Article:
Although most studies have shown gender differences in mental health service use, the majority of these studies were not designed to highlight gender disparities in barriers to care and to examine how depressed men and women might differ in their help-seeking behaviour. An earlier study carried out by Albizu-Garcia and colleagues (2001) in a community sample of adults inhabiting poor areas in Puerto Rico reported that males were more likely to use services when exhibiting morbidity and a poorer self-reported mental health, whereas women were more likely to consult mental health services if they had a history of prior mental health treatment [46]. In the general population, others have also shown that social and cultural factors and those related to acceptability issues (i.e. stigma against mental illness, health care providers, the health care system) and the perception and recognition of symptoms, have a differential impact on help seeking behaviours among men and women [31, 44, 4749]. However, these studies also suggest that these factors may have less of an impact on the decision to use services when the disorder reaches a clinical threshold [31, 44, 4749]. Using data from a community based survey focusing on Latinos and African Americans with major depression, Ojeda and colleagues (2006) reported gender specific determinants of outpatient mental health service use and found that older age was a barrier to service use in depressed males, and low education attainment in depressed females [18]. The results also showed that ethnic/racial minorities were barriers to service use in both males and females. Moreover, the authors also studied the effect of social and individual factors such as perceived need or stigma, financial barriers, health system barriers, general access barriers and social barriers to care. Gender differences however were not detected here. Given the specific populations of these studies the results cannot be generalised to other populations.

Given the high individual, societal and economic burden associated with depression, and given that many depressed men and women don’t seek help, it is imperative that better approaches are found to encourage men and women with needs to seek care. The gender specific analyses of the determinants of service use among depressed men and women can highlight disparities in service use and barriers to care which can help inform public mental health campaigns aimed at stigma against mental illness, and the negative perception of mental health providers and the system. Further, in Canada, mental health action plans have called for common mental disorders to be treated in primary care with the support of mental health specialists [50]. Studies have also shown better perceived care and perceived mental health needs being met when general practitioners (GP)/family physicians (FP) and mental health practitioners are consulted [51]. The objectives of this study were to therefore carry out gender-specific analyses and to ascertain the determinants of outpatient mental health service use among individuals with probable depression in a representative sample of Canadian community living residents. Using Andersen’s behavioural model of health service use, we studied predisposing, enabling/impeding, and need factors that have been identified in the literature. We also studied past year outpatient health service use for depression by type of providers consulted: (i) GP/FP only; (ii) GP/FP and other mental health specialist (psychiatrist, psychologist, social worker, nurse, and counsellor/psychotherapist); (iii) mental health specialist only.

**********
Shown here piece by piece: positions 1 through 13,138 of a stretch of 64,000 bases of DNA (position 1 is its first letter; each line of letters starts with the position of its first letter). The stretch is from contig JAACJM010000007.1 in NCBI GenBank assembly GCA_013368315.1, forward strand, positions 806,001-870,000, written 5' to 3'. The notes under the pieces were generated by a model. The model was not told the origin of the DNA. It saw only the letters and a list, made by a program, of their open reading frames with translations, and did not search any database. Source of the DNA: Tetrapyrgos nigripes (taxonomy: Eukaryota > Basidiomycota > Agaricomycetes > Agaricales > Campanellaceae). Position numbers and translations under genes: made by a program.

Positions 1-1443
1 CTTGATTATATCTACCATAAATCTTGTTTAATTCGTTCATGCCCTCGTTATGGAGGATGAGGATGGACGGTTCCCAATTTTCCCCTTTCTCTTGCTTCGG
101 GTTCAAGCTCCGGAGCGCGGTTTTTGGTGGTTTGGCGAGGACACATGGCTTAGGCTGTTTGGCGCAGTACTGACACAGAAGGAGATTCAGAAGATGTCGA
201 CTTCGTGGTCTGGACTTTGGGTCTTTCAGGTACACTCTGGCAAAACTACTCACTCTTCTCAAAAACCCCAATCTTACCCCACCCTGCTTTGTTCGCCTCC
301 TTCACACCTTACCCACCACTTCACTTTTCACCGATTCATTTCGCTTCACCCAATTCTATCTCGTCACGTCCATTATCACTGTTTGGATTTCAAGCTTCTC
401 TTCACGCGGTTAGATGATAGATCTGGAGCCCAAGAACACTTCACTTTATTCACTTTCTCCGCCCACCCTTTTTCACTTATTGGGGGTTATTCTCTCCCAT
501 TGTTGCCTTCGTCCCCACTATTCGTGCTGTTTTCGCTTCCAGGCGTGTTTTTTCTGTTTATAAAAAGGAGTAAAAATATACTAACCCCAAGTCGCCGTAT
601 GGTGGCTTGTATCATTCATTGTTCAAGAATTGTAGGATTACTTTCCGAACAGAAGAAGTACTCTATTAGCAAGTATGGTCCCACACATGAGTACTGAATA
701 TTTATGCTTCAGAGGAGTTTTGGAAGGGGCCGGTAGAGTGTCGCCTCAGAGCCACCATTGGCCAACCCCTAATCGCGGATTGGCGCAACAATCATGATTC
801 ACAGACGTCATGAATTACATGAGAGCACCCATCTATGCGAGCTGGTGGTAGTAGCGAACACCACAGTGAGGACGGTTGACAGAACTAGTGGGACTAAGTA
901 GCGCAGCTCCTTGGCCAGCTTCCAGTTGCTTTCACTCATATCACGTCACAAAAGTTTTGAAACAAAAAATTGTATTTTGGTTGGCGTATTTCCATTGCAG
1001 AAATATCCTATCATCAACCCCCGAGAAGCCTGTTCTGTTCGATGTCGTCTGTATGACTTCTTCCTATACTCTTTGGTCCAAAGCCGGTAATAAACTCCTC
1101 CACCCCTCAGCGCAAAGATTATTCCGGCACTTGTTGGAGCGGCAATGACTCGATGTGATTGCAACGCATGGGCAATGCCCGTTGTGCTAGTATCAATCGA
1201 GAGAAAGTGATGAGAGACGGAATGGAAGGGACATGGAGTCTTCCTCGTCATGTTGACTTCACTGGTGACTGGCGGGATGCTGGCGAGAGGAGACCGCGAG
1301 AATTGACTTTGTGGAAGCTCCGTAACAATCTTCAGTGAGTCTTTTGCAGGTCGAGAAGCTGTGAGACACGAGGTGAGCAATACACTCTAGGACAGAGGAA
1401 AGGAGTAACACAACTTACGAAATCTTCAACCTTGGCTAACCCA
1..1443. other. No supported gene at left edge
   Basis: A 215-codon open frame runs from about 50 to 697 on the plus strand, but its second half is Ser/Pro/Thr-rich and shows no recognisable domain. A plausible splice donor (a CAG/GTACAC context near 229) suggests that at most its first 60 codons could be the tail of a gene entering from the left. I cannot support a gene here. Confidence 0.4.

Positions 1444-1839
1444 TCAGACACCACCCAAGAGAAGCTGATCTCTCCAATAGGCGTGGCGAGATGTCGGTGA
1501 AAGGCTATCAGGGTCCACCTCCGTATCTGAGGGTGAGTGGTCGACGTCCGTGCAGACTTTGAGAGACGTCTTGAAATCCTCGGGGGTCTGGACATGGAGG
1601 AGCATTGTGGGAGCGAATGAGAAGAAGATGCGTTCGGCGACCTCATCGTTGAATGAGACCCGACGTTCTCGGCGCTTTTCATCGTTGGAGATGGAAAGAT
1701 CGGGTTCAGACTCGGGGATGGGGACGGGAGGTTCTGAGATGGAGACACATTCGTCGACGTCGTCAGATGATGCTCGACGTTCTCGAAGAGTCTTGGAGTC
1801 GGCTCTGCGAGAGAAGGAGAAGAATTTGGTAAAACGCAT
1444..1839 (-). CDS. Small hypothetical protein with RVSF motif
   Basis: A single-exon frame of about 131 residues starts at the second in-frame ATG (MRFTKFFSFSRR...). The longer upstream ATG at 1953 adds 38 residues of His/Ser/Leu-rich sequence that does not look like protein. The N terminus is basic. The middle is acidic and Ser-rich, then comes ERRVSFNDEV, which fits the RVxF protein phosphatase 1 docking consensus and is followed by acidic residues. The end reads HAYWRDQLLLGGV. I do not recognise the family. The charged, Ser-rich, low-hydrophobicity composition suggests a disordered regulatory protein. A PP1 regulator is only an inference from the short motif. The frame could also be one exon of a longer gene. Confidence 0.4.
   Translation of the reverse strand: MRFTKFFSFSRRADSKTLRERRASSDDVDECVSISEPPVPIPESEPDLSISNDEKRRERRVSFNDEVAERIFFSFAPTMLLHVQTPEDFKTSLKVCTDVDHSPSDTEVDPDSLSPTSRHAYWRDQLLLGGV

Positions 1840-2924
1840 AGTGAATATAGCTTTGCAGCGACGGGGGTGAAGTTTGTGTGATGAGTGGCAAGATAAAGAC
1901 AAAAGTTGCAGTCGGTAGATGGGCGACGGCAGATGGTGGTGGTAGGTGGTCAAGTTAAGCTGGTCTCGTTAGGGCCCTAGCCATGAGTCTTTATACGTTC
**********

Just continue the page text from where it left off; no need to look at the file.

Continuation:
Methods

Population